As I’ve mentioned, the first C in Circle Sisters stands for Christian Living. Put another way, I’m going to share how I live as a Christian. You don’t have to take what I share as gospel (see what I did there?), but I’d like you to hear me out whether you see things as I do or not. And if you comment, we can dialog about it.

What goes around comes around…

Years ago I started a little group of women who came together to be creative and encourage each other in our Christian walk. The group disbanded after a time, but the name lived on in my mind. In my over forty years of ministry I’ve wanted to create a space where women could receive help in Christianity, inspiration, relationships, creativity, leadership, and encouragement…and that spells CIRCLE. We create a circle when we pass around to others all that God has taught us.

Each post will be a way of my giving to you; spurring you on toward good works (as the Bible puts it). I hope whatever you glean will be passed along, and that you will post comments–your way of giving back to me and in effect, closing the circle.

On my desk sits a framed quote from Cyril Connolly. Better to write for yourself and have no public than write for the public and have no self. My writing has always reflected this. I stay true to myself and who I believe God has called me to be, and that includes anything I write. So when I say something here, you can count it being what I truly think. I might not say everything perfectly, but it will be from my heart.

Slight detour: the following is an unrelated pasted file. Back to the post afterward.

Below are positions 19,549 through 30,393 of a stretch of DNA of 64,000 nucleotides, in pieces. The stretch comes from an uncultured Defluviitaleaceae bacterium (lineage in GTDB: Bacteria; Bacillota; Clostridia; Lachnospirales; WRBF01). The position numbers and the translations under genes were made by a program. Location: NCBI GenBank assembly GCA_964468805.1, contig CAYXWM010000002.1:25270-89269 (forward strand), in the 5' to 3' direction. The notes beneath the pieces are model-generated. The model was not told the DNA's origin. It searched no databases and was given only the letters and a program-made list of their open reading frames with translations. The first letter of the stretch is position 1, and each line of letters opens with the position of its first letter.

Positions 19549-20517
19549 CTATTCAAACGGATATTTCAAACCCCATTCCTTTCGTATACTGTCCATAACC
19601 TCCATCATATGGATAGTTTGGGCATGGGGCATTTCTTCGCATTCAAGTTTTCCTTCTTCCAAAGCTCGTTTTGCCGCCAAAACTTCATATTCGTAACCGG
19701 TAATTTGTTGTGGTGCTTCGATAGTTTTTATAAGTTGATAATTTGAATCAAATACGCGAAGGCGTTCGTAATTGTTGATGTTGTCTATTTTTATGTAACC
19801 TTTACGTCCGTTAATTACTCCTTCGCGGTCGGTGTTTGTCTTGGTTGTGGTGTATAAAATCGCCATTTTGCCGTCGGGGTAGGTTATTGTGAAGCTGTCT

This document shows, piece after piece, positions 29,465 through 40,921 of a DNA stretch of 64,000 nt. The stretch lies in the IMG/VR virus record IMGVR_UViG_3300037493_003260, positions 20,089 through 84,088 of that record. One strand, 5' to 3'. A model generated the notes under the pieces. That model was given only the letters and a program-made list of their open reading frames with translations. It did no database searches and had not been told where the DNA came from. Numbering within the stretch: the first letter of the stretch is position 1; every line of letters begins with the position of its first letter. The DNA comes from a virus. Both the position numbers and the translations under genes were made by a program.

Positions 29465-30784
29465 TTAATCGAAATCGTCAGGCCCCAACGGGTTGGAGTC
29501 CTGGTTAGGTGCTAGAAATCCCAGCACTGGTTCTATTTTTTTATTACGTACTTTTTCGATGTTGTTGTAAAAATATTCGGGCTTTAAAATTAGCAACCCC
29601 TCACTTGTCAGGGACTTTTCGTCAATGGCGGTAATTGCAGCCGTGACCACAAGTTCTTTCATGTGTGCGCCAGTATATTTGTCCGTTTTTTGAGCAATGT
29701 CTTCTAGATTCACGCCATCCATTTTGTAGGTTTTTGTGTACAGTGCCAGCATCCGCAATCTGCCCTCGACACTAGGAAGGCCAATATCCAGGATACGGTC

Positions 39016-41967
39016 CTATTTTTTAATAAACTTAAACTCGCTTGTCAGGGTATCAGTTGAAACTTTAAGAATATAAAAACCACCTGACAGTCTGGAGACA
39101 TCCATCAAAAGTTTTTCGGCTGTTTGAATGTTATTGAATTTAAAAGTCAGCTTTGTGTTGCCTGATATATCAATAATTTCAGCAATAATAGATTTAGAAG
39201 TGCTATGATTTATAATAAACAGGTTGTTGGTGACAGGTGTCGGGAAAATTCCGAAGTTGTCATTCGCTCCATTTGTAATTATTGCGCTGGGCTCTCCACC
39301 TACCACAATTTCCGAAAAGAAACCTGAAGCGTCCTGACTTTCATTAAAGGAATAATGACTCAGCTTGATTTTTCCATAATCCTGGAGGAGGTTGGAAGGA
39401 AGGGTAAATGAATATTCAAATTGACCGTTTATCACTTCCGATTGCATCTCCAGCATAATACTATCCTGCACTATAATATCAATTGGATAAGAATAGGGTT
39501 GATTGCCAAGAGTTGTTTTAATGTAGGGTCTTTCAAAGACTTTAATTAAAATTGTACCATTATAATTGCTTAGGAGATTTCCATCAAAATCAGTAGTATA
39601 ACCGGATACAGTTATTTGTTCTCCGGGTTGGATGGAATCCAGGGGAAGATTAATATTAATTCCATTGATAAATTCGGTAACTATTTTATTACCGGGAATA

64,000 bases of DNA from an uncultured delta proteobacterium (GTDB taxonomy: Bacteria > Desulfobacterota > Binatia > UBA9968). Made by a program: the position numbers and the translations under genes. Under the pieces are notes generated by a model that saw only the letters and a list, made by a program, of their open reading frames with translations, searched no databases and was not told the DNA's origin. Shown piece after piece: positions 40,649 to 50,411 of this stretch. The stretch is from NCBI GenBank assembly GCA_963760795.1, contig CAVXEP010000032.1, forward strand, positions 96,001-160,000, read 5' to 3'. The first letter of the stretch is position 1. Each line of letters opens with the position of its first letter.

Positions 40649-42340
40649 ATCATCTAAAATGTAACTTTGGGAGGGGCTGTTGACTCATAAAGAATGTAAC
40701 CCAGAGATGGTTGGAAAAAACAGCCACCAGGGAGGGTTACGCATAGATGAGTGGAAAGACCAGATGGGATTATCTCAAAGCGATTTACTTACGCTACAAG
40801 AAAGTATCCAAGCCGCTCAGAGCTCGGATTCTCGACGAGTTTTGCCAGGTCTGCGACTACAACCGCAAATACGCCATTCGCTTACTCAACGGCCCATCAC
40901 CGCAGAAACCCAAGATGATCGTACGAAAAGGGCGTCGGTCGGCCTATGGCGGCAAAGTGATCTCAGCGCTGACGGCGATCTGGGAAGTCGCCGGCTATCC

I have engaged in many types of writing over the decades, some published, some not. This is a new endeavor in writing for me. I share a love/hate relationship with technology so I’m on a learning curve with how to set up and maintain a website and blog. I hope to post twice weekly. I hope to keep to a Tuesday-Friday schedule, but as today’s date will show, sometimes my tech abilities don’t cooperate. I hope to prove you’re never too old to learn a new skill.